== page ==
Looking for a way to liven up your content strategy without spending hours on content production? Content curation could be your answer.
Not only does content curation save you time, but it also boosts your brand’s credibility.
However, there are important rules to follow to make sure your content curation strategy is both effective and ethical. Otherwise, you’ll run into copyright issues.
Read on for the complete guide on curating content ethically and effectively.
What is Content Curation?
Content curation is the process of selecting, arranging, and sharing content from other creators to support your content marketing strategy.
Where original content creation can take a long time, content curation aims to flesh out your content strategy quicker.
At the same time, curation can help to boost your credibility by acting as evidence supporting your industry sector knowledge and overall relevance for your target audience.
This could include quotes, sections of text, images, and videos within blog articles, or it may also include guest posts from external authors.
On social media, you’re curating when you share social posts and influencer content, include third-party articles and blogs in social posts, and when you share graphics and videos made by other people.
Unlike news aggregators, which use software to scrape relevant content, content curation is usually done by hand.
There are no hard-and-fast rules around how much-curated content you should include compared to original posts. It’s just important to include both.
As Sandra Chung, Head of Content & Partnerships at Mention, explains, “Some businesses will see better results when sharing their own content 70% of the time. Others will find themselves sharing curated content 70% of the time. You can’t know what’s right for you before you measure the performance of both types of content and find your sweet spot. What matters is that you include both in your content strategy.”
Where to Focus Your Energy for Ethical and Effective Curation in 2023
While it’s important to include both original and curated content, there are a few ethical rules to consider when curating content.
Since there is a fine line between curation and copyright infringement, it’s important to follow this guide to ensure your curating content ethically.
1. Limit single-source publishing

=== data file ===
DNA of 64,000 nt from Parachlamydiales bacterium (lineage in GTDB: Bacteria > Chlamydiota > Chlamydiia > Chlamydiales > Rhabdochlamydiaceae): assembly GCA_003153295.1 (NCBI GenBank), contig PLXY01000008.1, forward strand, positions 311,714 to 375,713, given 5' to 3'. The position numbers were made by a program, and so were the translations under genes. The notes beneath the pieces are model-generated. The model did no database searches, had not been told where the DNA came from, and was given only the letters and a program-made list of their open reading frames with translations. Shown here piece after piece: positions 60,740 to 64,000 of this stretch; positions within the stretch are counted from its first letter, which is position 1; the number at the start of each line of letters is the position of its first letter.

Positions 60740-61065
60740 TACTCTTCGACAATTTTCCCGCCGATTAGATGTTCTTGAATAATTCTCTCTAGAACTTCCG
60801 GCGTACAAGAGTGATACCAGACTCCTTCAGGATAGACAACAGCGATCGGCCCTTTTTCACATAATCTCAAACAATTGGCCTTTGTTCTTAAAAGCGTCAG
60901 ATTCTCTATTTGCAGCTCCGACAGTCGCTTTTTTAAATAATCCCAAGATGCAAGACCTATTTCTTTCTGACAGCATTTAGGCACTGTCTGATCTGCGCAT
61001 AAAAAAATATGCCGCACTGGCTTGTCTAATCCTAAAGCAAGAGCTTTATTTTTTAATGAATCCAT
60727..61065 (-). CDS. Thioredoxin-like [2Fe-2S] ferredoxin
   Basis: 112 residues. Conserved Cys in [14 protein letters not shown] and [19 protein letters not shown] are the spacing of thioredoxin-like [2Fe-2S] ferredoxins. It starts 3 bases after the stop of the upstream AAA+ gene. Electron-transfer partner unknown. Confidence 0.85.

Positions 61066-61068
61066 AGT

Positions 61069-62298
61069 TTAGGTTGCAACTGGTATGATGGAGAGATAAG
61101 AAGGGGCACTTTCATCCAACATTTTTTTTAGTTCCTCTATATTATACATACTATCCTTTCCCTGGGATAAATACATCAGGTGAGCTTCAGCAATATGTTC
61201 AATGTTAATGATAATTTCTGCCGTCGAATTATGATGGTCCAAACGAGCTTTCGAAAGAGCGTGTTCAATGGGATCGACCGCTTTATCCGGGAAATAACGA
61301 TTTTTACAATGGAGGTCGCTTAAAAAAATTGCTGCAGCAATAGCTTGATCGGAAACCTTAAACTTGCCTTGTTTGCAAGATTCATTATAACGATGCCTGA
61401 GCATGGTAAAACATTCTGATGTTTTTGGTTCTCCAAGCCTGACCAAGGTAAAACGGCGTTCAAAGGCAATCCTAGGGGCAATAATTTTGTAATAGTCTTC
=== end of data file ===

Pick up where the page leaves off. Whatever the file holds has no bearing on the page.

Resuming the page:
First off, don’t curate all your content from a single source.
By doing this, you’re stealing potential impressions, clients, and possible profits from that original author.
Not only that, but taking from a single source limits your opportunity to demonstrate a wide knowledge of the industry in which you operate.
By curating content from multiple sources, you show your breadth of knowledge to customers, amplifying your credibility as an authority in the field.
As Daniela Cavalletti, Founder of Cavalletti Communications, explains, “Sharing content by other businesses or thought leaders is not only useful in keeping your readers engaged and your digital marketing pipeline full. It demonstrates to your potential customers that you know your stuff, and understand your industry well.”
2. Link back to the original source
Just like citing a source in an academic article, you should always link back to the original source when including curated content.
By doing this, you avoid copyright issues where the original creator accuses you of using their content without their permission.
It’s also polite.
By linking back to the original source, you honor the creator for their work. Not only that, but you create a backlink to their original content, which helps boost their search engine results page (SERP) ranking.
You’ll also amplify your own SEO, as outgoing links will have a positive impact on your SERP rankings.
What’s more, linking back to original sources of information can help provide credibility for the points you’re making. Links act as supporting evidence.
Check out Medical Alert Buyers Guide, for example.
The medical alert comparison site is explaining how false alarms can be triggered.
To support its arguments, it links back to studies and research that demonstrate the different ways this could happen.
3. Create value around content
Don’t simply copy content from another site. Curate sections of content and create value for customers around it.
For example, you may add a quote from a blog article to help support a point you’re making, or you may curate an image to illustrate what you’re saying.
It’s perfectly acceptable to use other people’s content as long as you’re bringing new value. Otherwise, you’re simply stealing value from other content creators.
Take this article by Newsweek.
This review helps readers find the best memory foam mattress. While the online magazine has used original written text in the review, the writer has curated the image from the Zoma website.